Many citizens of the Kyrgyz Republic lack basic legal knowledge. This question is especially acute in remote areas where there are few lawyers or legal advice services. As a result, citizens face a variety of challenges from registering their land and property rights to receiving basic identity documents such as passports and birth certificates. In some families this problem has been passed from generation to generation: if parents do not have passports, they cannot obtain birth certificates for their children, who later cannot receive passports of their own. Another common issue is people who do not have official citizenship: many people still have Soviet Union passports, which are no longer valid, and thus they cannot access important basic services, receive state benefits or travel outside the country.
With MDR-TB a growing problem nationwide, Kyrgyzstan’s National TB Program (NTP) and the Ministry of Health (MoH), in collaboration with the USAID-funded TB CARE I project, led by the KNCV Tuberculosis Foundation, have joined forces to address this serious health challenge. National guidelines and protocols on MDR-TB, aligned with WHO recommendations, were developed and approved to facilitate an improved national treatment program.
In Kyrgyzstan, where the prevention, detection and treatment of tuberculosis is a major public health concern, new methods of patient-centered care are being developed to combat the disease. With the support of the USAID-funded TB CARE I project, the Kyrgyz National TB Program has begun piloting full outpatient care, allowing TB patients to be treated without hospitalization. The pilot, currently involving 72 patients, is taking place in the urban setting of Bishkek, the country’s capital, with the treatment success rate 86%.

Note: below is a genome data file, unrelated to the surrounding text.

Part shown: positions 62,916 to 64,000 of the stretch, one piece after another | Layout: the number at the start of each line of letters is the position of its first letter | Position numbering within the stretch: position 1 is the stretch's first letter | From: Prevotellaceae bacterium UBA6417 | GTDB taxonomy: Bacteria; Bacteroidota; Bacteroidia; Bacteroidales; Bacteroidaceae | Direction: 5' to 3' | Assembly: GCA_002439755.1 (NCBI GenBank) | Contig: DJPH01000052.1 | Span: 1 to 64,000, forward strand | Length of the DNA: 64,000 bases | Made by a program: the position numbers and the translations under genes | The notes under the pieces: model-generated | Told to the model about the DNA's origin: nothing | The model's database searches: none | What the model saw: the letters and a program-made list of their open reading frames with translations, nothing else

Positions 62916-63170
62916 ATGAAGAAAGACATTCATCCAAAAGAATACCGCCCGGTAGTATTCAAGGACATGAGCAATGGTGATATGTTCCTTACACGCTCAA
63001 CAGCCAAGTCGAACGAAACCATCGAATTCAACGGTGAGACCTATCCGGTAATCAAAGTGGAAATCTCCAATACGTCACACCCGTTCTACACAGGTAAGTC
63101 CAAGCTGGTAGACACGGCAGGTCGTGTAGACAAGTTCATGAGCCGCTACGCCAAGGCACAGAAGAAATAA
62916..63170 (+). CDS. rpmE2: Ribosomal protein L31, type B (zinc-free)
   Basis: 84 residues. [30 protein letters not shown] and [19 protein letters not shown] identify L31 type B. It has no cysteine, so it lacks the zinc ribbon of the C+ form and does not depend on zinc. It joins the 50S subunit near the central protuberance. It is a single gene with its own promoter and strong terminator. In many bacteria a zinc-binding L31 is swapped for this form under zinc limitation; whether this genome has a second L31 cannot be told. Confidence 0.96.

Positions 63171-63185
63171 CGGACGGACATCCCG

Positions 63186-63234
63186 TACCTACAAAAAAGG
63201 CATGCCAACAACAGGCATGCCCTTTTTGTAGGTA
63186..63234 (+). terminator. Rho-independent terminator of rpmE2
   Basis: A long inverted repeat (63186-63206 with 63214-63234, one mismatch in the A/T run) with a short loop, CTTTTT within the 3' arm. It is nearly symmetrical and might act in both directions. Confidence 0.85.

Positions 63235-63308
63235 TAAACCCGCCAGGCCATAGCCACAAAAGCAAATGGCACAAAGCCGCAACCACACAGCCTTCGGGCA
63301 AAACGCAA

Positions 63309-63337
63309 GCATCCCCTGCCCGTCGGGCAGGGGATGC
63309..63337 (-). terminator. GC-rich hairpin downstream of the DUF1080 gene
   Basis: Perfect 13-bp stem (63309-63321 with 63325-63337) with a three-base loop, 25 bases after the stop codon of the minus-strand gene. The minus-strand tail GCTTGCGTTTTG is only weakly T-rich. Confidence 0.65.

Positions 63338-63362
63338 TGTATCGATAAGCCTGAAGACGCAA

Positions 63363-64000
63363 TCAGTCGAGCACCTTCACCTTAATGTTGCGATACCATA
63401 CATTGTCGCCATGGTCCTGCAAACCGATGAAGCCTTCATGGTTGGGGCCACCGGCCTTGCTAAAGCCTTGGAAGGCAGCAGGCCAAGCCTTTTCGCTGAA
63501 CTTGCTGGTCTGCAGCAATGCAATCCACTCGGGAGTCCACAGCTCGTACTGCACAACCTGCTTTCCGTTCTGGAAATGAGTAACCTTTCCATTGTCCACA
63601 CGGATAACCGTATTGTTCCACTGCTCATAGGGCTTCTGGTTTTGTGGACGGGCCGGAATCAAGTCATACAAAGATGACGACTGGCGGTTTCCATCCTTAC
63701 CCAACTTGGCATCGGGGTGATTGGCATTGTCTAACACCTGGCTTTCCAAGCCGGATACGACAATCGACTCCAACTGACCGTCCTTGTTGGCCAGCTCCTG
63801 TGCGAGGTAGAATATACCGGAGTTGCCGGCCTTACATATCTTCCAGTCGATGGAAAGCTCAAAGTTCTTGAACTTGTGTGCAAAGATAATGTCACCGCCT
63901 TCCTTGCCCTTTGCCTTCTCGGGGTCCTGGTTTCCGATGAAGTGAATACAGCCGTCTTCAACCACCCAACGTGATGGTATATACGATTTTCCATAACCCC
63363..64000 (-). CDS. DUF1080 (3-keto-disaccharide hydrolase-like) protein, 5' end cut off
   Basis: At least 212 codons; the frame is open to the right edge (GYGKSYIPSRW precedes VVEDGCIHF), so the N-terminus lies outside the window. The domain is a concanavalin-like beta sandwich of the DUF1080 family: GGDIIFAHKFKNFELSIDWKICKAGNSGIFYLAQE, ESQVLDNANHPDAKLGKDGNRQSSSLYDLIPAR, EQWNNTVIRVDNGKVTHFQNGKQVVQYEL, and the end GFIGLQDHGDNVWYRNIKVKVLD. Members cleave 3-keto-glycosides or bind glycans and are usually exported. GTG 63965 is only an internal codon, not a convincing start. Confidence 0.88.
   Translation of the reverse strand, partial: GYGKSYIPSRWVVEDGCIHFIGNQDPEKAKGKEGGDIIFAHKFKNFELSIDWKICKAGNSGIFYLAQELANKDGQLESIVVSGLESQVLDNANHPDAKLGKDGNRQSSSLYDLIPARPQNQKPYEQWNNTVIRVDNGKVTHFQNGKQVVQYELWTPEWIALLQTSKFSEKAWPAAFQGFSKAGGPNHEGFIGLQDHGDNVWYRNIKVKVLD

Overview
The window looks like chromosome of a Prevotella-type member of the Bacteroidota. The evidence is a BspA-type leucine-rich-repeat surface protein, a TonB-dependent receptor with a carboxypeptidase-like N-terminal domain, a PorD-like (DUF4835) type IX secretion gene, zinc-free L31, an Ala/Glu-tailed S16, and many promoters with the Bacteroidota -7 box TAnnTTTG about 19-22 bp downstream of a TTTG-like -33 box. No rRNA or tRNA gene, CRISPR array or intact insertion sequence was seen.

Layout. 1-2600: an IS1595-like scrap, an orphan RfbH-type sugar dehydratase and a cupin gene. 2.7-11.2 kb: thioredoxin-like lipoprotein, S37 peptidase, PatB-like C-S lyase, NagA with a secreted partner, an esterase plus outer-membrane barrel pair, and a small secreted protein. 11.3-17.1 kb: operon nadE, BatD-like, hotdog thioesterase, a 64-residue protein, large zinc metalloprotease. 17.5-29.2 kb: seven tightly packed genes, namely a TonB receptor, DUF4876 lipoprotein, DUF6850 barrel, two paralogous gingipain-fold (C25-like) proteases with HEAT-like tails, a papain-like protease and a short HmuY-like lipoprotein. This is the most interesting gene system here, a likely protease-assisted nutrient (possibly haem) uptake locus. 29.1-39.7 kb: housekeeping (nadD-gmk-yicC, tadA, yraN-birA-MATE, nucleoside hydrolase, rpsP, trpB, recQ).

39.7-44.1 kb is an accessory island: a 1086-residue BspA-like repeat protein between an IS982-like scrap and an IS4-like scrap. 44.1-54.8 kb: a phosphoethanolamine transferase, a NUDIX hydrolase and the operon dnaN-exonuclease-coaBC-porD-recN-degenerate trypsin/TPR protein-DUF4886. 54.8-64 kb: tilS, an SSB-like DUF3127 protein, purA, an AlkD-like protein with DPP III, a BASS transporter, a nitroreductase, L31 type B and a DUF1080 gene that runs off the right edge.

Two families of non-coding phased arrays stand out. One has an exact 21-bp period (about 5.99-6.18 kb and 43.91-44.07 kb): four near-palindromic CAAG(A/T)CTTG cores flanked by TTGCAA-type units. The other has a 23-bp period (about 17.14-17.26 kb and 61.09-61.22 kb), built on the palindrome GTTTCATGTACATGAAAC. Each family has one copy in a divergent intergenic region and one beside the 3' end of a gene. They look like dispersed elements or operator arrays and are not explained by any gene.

Despite increased investment in tuberculosis (TB) prevention and treatment over the last decade, the National Tuberculosis Program (NTP) and policymakers in Kyrgyzstan were not directing sufficient attention to infection control (IC). The number of infections acquired by patients and health care workers in hospitals and other health care facilities was an indicator of the problem. In 2011 alone, 42 health care workers contracted TB and in 2012 the number of cases increased. Moreover, outdated regulations were contributing to delays in TB diagnosis and treatment. The seriousness of the situation finally forced Kyrgyz authorities to address long-overdue revisions to national IC policies and practices, with assistance from the USAID-funded TB CARE I project.
Thanks to the Women’s Peace Banks Project, the two women of different nationalities continue to work together and help build community trust demonstrating that ethnic Kyrgyz and Uzbeks can be good friends and work together supporting each other in everyday life.
Last updated: March 14, 2017